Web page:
The Adventures of Sherlock Holmes [DVD] [1939]

Alfred Werker's The Adventures of Sherlock Holmes (1939) has always been regarded as the best of the Holmes films starring Basil Rathbone and Nigel Bruce -- and there are also those who think of it as the best Holmes movie ever made. It's been given an appropriately exalted treatment by MPI Home Video, starting with a sparkling transfer of the beautifully shot film. The disc plays like an array of gorgeous still photographs and is one of the best-looking DVDs of a 1930s title that one can find. The audio quality is a match for the picture, the sound set at a high volume level and revealing the richness of the onscreen music, which is essential to the mystery. Every bit as fascinating as the movie is the commentary track by Holmes expert Richard Valley, in which the author/publisher takes us on a delightful (and delight-filled) walk through the movie, touching on plot, casting, characters, underlying literary works, movie backstory -- even the song "I Do Like to Be Beside the Seaside" (sung by Rathbone) -- and just about every other aspect of the film that one might care to name. His commentary, which finally explains why 20th Century Fox dropped the series after this film (it had to do with a demand from the Conan Doyle estate), is worth the price of admission by itself. The other supplementary features include a music-accompanied montage of still shots and publicity art from the production (running three minutes) and re-release trailers to The Scarlet Claw, Sherlock Holmes and the Spider Woman, and Terror by Night -- none looking especially good, but all entertaining. The disc opens automatically to a two-layer menu that keeps the special features confined to a special internal layer of the menu. The only flaw in the disc is that navigating between the film and the menu is a little more complicated than is often the case, first requiring an exit from the chapter selection and then involving a maneuver or two with the controls.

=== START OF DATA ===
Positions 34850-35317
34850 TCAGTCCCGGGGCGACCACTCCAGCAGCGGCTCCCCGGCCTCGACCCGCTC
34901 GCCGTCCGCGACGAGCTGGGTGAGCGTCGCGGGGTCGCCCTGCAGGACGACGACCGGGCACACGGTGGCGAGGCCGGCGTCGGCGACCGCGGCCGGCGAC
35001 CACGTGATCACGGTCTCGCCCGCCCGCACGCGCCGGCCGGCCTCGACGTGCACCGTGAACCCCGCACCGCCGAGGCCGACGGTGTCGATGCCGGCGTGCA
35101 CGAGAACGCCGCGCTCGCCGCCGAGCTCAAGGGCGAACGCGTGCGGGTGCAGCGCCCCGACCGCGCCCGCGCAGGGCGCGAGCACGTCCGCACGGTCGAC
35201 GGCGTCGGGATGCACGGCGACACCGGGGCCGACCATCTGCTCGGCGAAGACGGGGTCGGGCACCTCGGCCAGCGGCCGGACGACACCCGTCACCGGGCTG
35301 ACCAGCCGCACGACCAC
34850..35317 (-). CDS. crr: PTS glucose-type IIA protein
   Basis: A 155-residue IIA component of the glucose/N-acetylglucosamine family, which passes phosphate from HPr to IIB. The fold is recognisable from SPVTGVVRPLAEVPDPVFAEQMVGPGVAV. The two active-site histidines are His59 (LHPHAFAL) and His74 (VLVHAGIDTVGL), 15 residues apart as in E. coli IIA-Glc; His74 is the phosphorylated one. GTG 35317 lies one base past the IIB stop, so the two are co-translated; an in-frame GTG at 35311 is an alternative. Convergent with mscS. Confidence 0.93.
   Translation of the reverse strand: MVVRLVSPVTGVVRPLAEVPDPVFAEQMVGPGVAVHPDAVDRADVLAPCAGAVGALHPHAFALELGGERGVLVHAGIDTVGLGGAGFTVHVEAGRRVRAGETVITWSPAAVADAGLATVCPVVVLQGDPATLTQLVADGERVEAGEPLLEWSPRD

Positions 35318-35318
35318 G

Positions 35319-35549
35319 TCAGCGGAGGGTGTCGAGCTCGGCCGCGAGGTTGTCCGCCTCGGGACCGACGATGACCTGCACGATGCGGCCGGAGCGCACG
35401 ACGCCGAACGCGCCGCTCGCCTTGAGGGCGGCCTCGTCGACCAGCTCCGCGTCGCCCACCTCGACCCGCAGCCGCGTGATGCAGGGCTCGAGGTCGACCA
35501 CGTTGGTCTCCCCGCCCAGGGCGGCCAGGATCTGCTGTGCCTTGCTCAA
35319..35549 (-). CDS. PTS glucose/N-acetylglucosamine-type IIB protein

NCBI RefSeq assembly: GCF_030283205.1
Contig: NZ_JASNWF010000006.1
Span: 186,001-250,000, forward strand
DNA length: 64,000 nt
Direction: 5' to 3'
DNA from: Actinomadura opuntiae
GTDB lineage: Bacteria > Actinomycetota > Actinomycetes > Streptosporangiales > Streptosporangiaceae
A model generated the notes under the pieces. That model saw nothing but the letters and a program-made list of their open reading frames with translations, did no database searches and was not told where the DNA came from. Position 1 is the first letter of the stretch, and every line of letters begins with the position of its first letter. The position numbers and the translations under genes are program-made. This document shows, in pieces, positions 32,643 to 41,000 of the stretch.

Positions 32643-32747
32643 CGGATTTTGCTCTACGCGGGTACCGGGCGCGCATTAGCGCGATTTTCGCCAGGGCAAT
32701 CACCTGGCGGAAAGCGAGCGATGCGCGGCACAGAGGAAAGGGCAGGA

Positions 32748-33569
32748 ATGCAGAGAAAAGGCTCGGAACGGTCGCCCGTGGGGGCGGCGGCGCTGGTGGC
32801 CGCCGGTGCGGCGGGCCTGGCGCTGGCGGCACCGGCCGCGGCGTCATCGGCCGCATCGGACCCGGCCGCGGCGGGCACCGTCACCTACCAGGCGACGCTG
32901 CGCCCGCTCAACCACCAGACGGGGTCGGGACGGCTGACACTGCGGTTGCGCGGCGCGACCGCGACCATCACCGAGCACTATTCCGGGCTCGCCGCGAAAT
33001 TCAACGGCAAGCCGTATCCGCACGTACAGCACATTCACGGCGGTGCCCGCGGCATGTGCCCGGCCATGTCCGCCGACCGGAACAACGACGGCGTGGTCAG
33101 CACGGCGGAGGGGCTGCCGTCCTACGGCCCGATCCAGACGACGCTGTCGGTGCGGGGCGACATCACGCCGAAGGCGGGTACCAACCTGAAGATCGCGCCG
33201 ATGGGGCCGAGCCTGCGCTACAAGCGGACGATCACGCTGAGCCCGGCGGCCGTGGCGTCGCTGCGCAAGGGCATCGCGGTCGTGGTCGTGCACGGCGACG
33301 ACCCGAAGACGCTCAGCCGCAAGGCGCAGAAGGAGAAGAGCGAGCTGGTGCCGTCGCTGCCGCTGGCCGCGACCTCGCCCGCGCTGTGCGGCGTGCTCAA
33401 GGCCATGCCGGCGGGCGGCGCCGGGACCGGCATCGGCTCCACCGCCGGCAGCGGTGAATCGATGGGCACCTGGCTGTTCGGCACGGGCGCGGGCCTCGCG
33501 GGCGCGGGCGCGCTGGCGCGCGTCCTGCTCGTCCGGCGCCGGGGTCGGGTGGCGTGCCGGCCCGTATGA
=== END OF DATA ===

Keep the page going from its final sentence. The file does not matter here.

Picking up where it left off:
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Overview

Special Features

  • Audio commentary with Richard Valley
  • Selected theatrical trailers
  • Production notes by Richard Valley
  • Photo gallery

Synopsis

The Adventures of Sherlock Holmes
Basil Rathbone and Nigel Bruce make their second screen appearances as Sherlock Holmes and Dr. Watson in The Adventures of Sherlock Holmes. Ostensibly based on the stage play by William Gillette, the film owes nothing to the play beyond the characters of Holmes, Watson, Billy the page boy and Professor Moriarty. Played with relish (and a bit of pickle) by George Zucco, Moriarty plots to steal the Crown Jewels, and also to confound Holmes by obliging the Great Detective to be in two places at once. Ida Lupino costars as an imperiled young woman who is seemingly plagued by an ancient family curse--a plot development that has been carefully stage-managed by the malevolent Moriarty. Basil Rathbone is excellent not only as Holmes but also in the guise of a cockney music-hall entertainer (if indeed that is Rathbone performing a buck-and-wing in longshot). The second of Twentieth Century-Fox's Holmes films (Hound of the Baskervilles was the first), The Adventures of Sherlock Holmes was the last in which Rathbone and Bruce were seen in a 19th century setting. In the subsquent Sherlock Holmes series at Universal, the exploits of Holmes and Watson were updated to the World War II years. ~ Hal Erickson, Rovi

Cast & Crew

  • Basil Rathbone
    Basil Rathbone - Sherlock Holmes
  • Nigel Bruce
    Nigel Bruce - Dr. Watson
  • Ida Lupino
    Ida Lupino - Ann Brandon
  • Alan Marshal
    Alan Marshal - Jerrold Hunter
  • E.E. Clive
    E.E. Clive - Inspector Bristol
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